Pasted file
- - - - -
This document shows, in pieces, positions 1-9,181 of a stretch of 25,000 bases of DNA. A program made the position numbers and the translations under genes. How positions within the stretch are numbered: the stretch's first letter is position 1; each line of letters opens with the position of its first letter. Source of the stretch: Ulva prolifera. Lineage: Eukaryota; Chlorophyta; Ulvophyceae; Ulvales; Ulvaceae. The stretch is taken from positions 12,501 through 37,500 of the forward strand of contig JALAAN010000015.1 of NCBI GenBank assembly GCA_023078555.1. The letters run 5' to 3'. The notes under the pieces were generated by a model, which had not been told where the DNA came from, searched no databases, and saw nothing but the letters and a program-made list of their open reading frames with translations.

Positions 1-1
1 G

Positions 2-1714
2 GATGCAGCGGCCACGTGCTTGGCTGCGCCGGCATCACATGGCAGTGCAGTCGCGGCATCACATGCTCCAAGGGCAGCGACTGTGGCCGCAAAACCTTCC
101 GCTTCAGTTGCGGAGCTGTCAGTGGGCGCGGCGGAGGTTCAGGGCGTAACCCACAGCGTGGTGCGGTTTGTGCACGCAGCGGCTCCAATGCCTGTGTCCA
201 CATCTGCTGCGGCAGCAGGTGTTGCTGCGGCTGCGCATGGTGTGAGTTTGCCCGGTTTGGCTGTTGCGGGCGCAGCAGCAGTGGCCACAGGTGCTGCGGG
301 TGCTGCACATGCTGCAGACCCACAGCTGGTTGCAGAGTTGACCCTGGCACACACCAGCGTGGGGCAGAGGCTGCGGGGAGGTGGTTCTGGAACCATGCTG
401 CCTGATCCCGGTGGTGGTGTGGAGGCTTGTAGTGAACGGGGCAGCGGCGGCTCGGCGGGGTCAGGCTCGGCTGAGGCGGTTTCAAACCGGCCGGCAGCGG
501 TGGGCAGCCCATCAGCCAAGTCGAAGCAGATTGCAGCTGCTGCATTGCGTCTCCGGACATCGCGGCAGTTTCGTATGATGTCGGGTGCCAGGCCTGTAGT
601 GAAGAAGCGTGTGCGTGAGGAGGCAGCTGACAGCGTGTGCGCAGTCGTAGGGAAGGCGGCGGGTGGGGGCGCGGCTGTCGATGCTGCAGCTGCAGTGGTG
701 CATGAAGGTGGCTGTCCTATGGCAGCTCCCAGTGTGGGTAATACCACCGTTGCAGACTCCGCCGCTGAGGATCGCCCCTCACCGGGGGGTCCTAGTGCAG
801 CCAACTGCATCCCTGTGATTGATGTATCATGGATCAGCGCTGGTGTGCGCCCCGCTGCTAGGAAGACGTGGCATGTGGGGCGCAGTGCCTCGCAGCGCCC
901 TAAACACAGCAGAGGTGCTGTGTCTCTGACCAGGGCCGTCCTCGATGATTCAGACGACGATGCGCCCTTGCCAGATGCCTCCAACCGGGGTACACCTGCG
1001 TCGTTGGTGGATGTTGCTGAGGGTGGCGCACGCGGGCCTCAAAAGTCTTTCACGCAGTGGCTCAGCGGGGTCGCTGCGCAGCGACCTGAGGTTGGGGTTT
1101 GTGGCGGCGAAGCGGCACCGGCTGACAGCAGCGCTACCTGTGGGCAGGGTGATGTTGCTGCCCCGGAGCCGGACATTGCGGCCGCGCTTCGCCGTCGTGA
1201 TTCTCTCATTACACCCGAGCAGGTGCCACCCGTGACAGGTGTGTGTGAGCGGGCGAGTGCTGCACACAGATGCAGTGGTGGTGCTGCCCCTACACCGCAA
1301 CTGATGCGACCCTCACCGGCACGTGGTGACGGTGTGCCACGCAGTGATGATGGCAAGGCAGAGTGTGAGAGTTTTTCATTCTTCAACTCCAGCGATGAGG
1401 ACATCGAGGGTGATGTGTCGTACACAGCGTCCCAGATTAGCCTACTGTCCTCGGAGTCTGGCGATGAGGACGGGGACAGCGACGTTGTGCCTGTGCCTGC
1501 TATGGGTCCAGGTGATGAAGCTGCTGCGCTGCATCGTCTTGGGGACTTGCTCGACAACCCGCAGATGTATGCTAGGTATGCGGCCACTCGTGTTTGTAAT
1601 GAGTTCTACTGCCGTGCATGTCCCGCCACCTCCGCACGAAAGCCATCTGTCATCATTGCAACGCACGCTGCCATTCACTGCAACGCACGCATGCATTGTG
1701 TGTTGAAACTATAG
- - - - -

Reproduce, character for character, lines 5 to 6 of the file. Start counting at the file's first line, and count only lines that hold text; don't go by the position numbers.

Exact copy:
2 GATGCAGCGGCCACGTGCTTGGCTGCGCCGGCATCACATGGCAGTGCAGTCGCGGCATCACATGCTCCAAGGGCAGCGACTGTGGCCGCAAAACCTTCC
101 GCTTCAGTTGCGGAGCTGTCAGTGGGCGCGGCGGAGGTTCAGGGCGTAACCCACAGCGTGGTGCGGTTTGTGCACGCAGCGGCTCCAATGCCTGTGTCCA